The PhotoBook

March 2, 2014

W. Eugene Smith – The Big Book

W_Eugene_Smith-The_Big_Book_slip-cover

W_Eugene_Smith-The_Big_Book_slip-cover_end

Photographs copyright the estate of W. Eugene Smith 2013 co-published by University of Texas Press, Austin & Center for Creative Photography, University of Arizona

W. Eugene Smith’s The Big Book is a very interesting and unusual three volume set that includes a two volume facsimile of the maquette (book dummy)  developed by Smith in 1960 and a third volume with supporting essays, reference photographs and information about the maquette.

The Big Book maquette spans the majority of the late W. Eugene Smith’s oeuvre, an American photojournalist (b. 1918 – d. 1978 ) who developed the concept for the photo-essay. Smith was a perfectionist with a thorny personality, who set the standard for the photo-essay high for future generations of photographers.

The Center for Creative Photography (CfCP) at the University of Arizona has possession of the W. Eugene Smith archive. It is the location of the original The Big Book maquette and the photographic source for most of the content of this three volume set. The CfCP collaborated with the University of Texas Press to publish this extensive body of work. Smith had created this maquette between 1960 and 1961 to visually illustrate his concept for the various book publishers but regretfully The Big Book was not completed or published in Smith’s lifetime.

In the Notes of Volume 3 the materials of the two volume maquette are described as follows; the pages are heavyweight machine made paper, cream in color, with the images attached by means of a glossy yellow rubber-based adhesive. The images in the maquette appear to be made by means of the Afga Copyrapid reproductive process, essentially a very early office copy machine (photocopying). The fluctuations in the color, ranging from yellow to brown tints, of the maquette images reflect the instability of this photocopying process over time. Due to the deterioration of the images within the original maquette, the muddled and blocked images are difficult at places to clearly read, complicating an already messy state of affairs for this maquette.

As stated by William S. Johnson in his introduction to this set, “The book, like many of Smith’s endeavors, was impractical in is scope, unconventional it its format and uncompromising it its demands on the reader. Occasionally incomprehensible, often lyrical, always passionate, the book challenged traditional ideas about layout and design, and attempted to establish a new form or expression for the photographic essay.”

I agree with Johnson, the maquette is a real mash-up of images and it is difficult to view this as an elegant photo-essay that Smith had so frequently advocated during his life time. Stepping back, I find myself viewing this body of work as being more in sync with the current contemporary concepts of creating a visceral experience. In this context, Smith is well before his time, similar to the ground breaking photographic work of Eugene Atget, Robert Frank and Walker Evans.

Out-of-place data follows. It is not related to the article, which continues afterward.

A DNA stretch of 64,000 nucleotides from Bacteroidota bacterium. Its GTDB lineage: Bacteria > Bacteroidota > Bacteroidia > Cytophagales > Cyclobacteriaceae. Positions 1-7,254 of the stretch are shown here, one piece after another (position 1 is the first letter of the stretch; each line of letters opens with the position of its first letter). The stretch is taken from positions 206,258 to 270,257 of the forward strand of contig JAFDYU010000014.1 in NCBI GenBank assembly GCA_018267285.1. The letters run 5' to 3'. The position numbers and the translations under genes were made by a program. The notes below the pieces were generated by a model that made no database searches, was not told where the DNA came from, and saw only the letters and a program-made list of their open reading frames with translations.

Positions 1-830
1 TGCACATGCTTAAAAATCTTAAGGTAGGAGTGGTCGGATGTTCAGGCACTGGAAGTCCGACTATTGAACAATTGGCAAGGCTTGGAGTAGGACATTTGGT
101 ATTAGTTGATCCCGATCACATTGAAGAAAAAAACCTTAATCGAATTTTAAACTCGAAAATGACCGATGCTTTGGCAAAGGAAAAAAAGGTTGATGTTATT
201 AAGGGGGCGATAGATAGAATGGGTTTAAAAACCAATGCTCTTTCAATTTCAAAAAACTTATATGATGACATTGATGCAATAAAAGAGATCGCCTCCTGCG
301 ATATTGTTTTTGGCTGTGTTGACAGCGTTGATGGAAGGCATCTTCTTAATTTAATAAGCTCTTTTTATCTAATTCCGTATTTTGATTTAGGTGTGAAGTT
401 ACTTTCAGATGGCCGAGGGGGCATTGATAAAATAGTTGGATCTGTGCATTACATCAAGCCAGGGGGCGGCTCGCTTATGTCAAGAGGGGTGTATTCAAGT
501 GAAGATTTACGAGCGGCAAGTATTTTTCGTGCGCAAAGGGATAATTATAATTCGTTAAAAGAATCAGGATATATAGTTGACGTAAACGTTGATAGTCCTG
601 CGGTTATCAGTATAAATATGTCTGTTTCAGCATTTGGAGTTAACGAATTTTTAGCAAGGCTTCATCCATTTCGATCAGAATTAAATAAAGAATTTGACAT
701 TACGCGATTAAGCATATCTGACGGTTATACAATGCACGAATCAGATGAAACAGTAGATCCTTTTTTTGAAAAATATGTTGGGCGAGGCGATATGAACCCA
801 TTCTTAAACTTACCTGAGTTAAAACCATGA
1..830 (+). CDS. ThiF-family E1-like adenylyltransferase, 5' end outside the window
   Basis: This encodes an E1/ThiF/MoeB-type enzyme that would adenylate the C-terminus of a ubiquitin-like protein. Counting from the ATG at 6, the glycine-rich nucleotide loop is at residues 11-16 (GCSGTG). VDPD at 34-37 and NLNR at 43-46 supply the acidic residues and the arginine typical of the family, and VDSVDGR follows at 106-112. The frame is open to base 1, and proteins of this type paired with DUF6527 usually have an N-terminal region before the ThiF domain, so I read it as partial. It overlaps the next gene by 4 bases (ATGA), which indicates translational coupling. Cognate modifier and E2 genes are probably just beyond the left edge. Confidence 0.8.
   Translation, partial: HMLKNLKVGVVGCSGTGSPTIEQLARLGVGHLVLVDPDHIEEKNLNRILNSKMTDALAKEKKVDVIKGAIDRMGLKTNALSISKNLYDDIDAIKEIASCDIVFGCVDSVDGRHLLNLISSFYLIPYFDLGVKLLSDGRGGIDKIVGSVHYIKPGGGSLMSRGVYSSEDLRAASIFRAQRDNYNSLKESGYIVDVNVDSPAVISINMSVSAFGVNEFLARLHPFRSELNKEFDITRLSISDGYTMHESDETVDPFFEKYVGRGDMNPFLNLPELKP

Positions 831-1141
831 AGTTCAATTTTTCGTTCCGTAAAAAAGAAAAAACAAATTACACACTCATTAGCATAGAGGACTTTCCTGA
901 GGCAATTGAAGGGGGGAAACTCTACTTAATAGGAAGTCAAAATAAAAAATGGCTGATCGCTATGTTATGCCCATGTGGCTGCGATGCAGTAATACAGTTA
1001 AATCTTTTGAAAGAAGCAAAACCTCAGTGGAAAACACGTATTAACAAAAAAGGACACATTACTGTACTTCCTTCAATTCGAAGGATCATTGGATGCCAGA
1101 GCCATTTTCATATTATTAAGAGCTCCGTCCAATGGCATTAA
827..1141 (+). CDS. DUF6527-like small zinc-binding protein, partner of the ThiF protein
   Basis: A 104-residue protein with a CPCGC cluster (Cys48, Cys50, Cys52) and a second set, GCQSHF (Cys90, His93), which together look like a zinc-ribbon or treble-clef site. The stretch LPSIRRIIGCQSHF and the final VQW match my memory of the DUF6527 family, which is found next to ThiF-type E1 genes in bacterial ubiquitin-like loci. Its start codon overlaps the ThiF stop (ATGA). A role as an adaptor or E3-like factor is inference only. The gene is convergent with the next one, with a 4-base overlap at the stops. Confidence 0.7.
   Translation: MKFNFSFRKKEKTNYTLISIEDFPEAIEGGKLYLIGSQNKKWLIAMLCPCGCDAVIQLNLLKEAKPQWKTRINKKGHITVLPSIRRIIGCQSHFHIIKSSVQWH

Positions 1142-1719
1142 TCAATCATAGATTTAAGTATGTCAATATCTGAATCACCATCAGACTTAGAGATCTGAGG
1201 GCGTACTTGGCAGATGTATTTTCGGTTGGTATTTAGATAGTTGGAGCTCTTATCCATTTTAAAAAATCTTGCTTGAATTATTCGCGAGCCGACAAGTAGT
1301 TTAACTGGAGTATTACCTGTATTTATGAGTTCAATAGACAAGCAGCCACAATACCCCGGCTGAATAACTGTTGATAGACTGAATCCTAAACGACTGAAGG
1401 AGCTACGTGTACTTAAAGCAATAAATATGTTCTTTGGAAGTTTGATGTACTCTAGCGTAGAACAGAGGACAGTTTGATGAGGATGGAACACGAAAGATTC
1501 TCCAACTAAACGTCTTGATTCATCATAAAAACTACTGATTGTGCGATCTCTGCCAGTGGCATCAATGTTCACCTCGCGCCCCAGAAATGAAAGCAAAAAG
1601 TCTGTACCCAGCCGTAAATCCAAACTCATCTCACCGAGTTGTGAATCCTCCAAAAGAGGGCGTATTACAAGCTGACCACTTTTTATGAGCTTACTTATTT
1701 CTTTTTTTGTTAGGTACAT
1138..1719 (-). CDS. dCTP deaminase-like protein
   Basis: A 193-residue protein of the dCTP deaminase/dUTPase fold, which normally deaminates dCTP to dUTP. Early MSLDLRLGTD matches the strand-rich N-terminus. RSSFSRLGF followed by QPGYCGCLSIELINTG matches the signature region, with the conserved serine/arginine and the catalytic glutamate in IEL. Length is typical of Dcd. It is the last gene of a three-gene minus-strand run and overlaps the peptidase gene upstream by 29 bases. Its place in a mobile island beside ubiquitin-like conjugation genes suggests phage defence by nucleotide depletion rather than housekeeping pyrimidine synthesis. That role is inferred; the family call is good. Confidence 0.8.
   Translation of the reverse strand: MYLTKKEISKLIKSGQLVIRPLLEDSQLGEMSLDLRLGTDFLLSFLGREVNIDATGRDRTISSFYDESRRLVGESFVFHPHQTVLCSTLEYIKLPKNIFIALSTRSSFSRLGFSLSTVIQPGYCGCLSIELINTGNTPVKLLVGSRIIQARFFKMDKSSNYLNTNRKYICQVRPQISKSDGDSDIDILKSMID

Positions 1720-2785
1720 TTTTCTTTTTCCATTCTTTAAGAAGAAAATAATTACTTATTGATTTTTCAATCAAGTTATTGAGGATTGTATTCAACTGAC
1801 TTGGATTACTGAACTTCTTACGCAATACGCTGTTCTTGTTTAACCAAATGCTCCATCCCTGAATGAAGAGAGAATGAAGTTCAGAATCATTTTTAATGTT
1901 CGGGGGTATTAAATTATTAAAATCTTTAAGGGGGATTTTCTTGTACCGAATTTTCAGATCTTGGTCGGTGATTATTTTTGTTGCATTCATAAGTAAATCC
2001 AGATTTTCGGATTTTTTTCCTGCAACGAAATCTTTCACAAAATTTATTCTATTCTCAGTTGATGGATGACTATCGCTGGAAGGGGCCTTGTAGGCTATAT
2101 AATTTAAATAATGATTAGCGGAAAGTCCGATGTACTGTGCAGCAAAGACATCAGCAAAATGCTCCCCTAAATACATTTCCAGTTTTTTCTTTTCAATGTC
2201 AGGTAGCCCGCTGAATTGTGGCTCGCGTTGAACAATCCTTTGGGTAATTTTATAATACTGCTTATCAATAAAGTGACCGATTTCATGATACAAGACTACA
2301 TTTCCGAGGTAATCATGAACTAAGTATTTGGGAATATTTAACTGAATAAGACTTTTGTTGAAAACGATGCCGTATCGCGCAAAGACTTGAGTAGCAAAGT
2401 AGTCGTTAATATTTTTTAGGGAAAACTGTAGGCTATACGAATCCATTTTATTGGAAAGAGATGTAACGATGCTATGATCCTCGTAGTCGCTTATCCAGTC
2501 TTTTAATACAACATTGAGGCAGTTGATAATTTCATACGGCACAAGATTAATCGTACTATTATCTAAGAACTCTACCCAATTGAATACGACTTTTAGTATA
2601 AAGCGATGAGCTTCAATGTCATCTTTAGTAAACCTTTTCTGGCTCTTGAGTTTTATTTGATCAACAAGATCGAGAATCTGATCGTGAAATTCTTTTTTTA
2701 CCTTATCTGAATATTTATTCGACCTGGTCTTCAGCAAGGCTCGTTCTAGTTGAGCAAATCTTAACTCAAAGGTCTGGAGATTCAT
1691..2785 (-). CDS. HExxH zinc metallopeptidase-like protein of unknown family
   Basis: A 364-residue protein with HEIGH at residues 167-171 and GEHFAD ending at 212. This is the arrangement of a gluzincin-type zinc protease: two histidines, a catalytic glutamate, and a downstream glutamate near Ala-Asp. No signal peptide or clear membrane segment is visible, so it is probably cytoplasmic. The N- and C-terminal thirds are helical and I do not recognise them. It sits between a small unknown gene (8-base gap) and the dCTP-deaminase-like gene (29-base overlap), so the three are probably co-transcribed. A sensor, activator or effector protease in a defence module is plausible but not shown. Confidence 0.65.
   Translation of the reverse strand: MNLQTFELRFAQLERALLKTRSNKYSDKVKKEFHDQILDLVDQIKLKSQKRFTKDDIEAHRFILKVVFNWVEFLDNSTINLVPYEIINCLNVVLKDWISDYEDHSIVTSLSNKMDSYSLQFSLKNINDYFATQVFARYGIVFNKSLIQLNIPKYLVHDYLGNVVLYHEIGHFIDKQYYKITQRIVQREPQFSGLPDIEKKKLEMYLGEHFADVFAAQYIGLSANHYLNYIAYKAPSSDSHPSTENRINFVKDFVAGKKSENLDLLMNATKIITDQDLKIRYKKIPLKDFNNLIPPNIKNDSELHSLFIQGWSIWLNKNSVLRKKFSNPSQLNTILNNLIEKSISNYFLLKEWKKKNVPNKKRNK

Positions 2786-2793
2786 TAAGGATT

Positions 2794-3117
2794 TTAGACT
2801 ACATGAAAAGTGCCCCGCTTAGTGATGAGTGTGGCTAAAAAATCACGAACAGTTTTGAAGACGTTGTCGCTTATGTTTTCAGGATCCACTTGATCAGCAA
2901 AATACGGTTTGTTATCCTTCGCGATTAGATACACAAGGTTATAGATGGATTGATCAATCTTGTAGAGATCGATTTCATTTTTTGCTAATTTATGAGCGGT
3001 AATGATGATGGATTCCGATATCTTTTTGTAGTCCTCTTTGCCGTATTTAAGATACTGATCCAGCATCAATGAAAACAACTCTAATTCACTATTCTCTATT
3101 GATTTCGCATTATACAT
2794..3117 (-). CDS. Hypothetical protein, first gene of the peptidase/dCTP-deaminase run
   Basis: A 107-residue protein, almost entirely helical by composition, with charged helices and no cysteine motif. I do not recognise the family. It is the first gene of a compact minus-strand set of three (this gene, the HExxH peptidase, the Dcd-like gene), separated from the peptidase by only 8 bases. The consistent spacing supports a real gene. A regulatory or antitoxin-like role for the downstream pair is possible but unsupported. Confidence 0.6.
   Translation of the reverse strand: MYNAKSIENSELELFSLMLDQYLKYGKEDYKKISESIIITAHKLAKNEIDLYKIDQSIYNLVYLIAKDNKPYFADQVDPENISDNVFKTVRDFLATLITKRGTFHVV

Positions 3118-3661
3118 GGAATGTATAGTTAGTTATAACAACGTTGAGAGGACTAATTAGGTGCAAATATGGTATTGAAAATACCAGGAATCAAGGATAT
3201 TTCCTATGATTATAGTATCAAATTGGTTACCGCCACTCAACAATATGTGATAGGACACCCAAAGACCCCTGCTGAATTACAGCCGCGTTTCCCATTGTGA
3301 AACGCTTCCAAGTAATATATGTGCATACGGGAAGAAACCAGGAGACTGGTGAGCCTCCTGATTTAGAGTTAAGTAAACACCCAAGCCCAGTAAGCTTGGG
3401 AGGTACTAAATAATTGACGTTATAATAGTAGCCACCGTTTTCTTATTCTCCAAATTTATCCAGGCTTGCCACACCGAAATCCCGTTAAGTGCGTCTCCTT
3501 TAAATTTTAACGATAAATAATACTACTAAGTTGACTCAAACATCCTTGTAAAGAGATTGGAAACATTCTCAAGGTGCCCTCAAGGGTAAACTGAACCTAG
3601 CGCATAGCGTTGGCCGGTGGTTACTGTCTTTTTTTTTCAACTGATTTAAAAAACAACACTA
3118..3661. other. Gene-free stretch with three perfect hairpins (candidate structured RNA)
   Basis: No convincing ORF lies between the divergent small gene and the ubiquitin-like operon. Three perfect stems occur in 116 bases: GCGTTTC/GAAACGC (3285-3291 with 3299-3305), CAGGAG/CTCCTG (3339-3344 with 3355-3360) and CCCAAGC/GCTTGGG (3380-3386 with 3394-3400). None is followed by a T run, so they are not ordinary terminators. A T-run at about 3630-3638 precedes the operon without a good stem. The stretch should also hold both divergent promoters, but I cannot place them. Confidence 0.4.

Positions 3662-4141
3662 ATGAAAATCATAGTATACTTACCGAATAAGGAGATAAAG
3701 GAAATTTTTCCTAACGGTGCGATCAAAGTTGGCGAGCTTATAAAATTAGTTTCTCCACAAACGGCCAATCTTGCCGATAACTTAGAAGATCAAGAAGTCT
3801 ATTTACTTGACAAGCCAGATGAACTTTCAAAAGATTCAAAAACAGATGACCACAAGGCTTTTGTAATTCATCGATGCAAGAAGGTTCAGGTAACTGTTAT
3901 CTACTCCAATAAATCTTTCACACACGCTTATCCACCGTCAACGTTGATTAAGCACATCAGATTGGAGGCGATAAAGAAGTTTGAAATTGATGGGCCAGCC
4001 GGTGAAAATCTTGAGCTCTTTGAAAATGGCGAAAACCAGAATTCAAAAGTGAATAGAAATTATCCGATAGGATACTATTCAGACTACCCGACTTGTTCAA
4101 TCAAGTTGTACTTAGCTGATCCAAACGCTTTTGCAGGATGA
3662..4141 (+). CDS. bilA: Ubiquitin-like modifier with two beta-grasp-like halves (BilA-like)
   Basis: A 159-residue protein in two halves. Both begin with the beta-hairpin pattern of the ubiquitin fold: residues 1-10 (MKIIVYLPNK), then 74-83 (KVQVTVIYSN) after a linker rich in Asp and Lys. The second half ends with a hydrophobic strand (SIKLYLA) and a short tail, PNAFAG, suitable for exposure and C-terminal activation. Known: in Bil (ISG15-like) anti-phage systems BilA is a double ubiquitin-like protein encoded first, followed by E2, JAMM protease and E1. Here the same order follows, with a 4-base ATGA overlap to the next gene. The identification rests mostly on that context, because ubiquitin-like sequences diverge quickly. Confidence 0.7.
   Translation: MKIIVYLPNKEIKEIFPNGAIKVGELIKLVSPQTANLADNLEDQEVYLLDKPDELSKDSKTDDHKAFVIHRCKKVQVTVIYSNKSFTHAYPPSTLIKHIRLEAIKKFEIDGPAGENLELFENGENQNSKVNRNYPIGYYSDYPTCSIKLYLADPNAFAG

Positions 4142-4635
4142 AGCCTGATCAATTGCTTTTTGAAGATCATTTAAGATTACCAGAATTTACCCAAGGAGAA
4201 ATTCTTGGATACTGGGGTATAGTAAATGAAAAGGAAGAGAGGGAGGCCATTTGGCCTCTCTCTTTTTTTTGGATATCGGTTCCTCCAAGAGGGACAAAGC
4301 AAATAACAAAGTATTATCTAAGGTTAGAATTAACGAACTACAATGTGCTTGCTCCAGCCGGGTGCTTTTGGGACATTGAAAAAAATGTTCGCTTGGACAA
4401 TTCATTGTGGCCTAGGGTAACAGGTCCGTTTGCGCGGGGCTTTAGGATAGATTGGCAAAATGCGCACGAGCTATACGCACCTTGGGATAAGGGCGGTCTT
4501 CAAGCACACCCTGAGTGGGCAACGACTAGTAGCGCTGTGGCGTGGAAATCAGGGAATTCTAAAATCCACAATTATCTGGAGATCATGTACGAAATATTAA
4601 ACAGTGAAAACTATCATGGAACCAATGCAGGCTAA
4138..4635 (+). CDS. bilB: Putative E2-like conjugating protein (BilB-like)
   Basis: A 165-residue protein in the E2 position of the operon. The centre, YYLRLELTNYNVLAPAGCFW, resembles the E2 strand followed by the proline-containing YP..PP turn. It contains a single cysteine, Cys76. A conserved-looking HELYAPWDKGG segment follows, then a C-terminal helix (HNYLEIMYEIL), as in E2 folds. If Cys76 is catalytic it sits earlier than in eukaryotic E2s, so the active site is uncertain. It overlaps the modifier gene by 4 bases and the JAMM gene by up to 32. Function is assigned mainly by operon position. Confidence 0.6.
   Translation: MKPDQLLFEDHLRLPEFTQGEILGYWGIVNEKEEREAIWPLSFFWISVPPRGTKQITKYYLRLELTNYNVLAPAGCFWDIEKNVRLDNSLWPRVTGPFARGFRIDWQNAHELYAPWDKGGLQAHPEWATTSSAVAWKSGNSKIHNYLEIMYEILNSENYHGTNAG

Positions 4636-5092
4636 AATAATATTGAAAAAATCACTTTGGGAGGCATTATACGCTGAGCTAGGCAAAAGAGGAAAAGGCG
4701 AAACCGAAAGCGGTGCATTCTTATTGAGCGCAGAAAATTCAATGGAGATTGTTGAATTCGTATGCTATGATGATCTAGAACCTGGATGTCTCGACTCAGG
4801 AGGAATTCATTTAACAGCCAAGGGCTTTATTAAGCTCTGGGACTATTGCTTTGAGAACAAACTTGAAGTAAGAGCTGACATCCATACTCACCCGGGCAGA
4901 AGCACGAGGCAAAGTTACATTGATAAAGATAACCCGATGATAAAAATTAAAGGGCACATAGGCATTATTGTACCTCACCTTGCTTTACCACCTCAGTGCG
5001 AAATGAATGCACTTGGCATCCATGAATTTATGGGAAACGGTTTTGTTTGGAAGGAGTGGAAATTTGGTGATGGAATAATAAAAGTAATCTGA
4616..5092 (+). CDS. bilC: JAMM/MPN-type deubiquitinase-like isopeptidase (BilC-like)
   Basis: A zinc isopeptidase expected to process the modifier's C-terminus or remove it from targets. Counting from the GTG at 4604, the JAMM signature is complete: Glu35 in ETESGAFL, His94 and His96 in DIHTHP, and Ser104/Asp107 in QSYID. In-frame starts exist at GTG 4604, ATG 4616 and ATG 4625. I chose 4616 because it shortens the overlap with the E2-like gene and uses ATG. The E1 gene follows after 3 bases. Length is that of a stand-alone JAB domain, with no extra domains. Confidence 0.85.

There is an absence of text, captions and pagination within the two volume maquette as these details would probably have been included at the final publication stage of the ensuing photobook. What the reader will find included are Smith’s hand written notes that accompany specific photographs, as an example a note to check on the cropping of a specific image. Essentially a maquette was not created to be a permanent record, but temporal to communicate the essence of a book concept, as a visual aid to the publisher. Nevertheless, Smith’s maquette has become a semi-permanent record of one photographer’s endeavors, now taking a life of its own and being shared with a much wider audience.

As to the layout design of the maquette, it is said that Smith drew heavy inspiration from the Edward Steichen’s 1955 exhibition and subsequent book Family of Man, for which Smith has contributed five images, including the closing photograph titled The Walk to Paradise Garden. Smith chose this same photograph to open as well as close The Big Book.

As a book object, the three volume set is an embodiment of a time and place. Part historical, preserving the deteriorating remainders of a work of art in progress and a raw creative endeavor of a gifted photographer and artist, while providing a glimpse into the makings of what might have been a wonderful photobook. We are to remember that this maquette was not meant to be polished and luminous final object, more akin to a sketch pad for the photographer to privately share with a publisher, never meant to see the light of day. I think that reading the two volume maquette is similar in experience for a visit to Florence and viewing one of Michelangelo’s partially complete sculptures, a raw and incomplete work, gaining a glimpse into the working of a very creative mind.